- Patients in Greater Manchester have lent their voices and stories to a new animation from the creators of Wallace & Gromit, focused on COPD
- Patients can have their say on care as part of pilot feedback project Rate My Inhaler and the chance to be animated by Aardman for a future film
- Initiative is part of a Greater Manchester COPD Improvement Project, led by Health Innovation Manchester
Animated cats, squirrels and pigeons have been sharing their experiences of living with Chronic Obstructive Pulmonary Disorder (COPD) as part of a new video from world-famous animators, Aardman.
The Academy Award-winning studio, which created Wallace & Gromit, Shaun the Sheep, and Creature Comforts, has used testimonials collected from real patients and clinicians to create a unique film designed to raise awareness of COPD and give patients a voice and chance to improve care.
The film sees COPD patients in the Greater Manchester area discussing their symptoms, their experience of living with the condition, and why it is important for patients to have a voice – all while animated as a variety of animals and pets.
Where you get authentic characters, talking with the insight that can only come from people who really understand what living with COPD is like, then add some gentle humour, you get an emotional impact that makes people take notice, think, and then hopefully change their behaviour
It also encourages other patients to have their say on their care as part of a new pilot feedback project, Rate My Inhaler, which is currently running in Greater Manchester as part of a wider COPD programme.
Health Innovation Manchester, the organisation responsible for accelerating proven innovation into Greater Manchester’s health and social care services, has worked in collaboration with healthcare company GSK and iWantGreatCare (iWGC), the world’s-largest independent patient feedback platform, on the project.
The service offers patients the chance to rate and review, not only the care they received from their clinicians; but, for the first time, review their prescribed COPD maintenance inhalers.
Patients have leant their voices to a collection of animated pets
The aim is to ensure patients have a voice to inform the health system, in turn leading to greater patient participation in how their care is provided in Manchester.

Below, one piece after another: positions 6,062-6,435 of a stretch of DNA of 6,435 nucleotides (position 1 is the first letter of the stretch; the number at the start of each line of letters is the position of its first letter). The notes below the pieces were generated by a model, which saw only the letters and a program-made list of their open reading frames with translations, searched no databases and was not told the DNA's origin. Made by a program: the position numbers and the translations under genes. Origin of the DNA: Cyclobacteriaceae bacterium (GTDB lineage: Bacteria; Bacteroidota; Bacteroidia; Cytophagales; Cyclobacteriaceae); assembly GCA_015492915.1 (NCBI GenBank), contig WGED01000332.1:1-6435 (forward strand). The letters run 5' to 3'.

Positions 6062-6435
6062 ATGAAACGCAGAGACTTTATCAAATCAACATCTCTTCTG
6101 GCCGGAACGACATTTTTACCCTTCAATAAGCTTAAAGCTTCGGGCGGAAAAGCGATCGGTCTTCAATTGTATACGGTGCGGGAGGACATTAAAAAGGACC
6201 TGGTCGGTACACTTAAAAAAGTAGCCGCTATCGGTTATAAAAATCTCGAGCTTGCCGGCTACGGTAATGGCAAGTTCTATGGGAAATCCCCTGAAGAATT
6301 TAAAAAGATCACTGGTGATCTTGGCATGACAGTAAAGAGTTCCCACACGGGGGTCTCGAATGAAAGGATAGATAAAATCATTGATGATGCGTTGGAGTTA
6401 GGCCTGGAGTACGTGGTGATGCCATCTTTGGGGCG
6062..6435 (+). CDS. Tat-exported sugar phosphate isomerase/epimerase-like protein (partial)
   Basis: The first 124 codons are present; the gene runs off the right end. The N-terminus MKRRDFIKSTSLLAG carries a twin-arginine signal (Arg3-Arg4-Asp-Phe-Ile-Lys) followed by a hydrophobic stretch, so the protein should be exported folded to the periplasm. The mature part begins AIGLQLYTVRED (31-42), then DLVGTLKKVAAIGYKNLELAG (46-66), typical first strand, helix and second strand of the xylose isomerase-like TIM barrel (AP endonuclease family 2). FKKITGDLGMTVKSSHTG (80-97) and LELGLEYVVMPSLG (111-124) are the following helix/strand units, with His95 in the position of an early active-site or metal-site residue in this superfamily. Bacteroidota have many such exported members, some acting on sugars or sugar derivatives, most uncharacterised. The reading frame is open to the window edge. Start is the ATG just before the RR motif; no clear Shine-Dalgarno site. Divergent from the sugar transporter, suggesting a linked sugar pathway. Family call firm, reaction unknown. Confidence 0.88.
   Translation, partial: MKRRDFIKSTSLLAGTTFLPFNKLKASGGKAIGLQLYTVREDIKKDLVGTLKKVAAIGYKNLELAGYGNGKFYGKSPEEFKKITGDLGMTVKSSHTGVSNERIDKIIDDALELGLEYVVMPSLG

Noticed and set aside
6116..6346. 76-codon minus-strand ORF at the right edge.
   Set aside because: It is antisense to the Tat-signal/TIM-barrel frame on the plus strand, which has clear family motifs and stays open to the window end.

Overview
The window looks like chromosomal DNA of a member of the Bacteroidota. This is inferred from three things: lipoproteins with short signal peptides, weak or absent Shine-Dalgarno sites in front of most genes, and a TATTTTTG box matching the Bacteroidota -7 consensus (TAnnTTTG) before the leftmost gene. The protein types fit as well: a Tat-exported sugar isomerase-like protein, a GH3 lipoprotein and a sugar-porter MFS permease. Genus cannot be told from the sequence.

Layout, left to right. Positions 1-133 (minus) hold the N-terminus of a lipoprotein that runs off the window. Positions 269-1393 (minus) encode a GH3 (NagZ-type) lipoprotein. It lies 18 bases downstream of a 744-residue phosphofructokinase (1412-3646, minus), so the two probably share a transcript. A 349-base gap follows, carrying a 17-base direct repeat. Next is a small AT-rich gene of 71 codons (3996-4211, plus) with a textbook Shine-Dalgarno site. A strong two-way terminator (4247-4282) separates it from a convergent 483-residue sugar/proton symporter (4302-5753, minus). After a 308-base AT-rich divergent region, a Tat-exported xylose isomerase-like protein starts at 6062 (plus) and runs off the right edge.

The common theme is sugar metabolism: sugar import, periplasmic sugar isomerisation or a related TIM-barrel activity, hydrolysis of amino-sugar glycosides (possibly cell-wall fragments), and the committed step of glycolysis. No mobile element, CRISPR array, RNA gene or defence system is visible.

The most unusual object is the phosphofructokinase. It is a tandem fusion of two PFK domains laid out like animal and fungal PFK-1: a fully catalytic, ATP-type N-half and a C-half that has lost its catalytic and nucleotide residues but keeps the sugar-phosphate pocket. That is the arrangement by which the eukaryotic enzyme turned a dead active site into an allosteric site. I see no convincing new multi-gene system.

Patients who provide feedback will also have the chance to become animated as an Aardman character and share their experiences on how the project has made a difference.
COPD, the name for a group of lung conditions that cause breathing difficulties, is the fifth-biggest killer in the UK and it costs the NHS more than £1billion annually.
There are around 67,000 patients diagnosed with COPD living in Greater Manchester and the cost of managing associated hospital admissions and medications is around £73m a year.
Consultant chest physician at Manchester University NHS Foundation Trust, Dr Binita Kane, who is clinical lead for Health Innovation Manchester COPD programme, said: “Living with COPD can be very distressing, especially when problems become more severe and people experience extreme breathlessness.
“However, it is also a condition which can be better managed if patients have the right support and guidance and feel empowered to make a difference to their own care.
“The film is an engaging way to raise awareness of COPD in Greater Manchester and offers patients the chance to provide feedback about their experiences so we can improve care for patients in the future.”
Jon Twinn, managing director at iWantGreatCare, added: “Harnessing the patient voice is vital to learn more about COPD patients’ experience of their treatment.
“It is exciting to be part of a project that enables the patient voice to be heard in such an innovative and collaborative way.”
And Heather Wright, executive director of partner content at Aardman, said: “Storytelling can be a great way of landing a difficult message.
“Where you get authentic characters, talking with the insight that can only come from people who really understand what living with COPD is like, then add some gentle humour, you get an emotional impact that makes people take notice, think, and then hopefully change their behaviour.”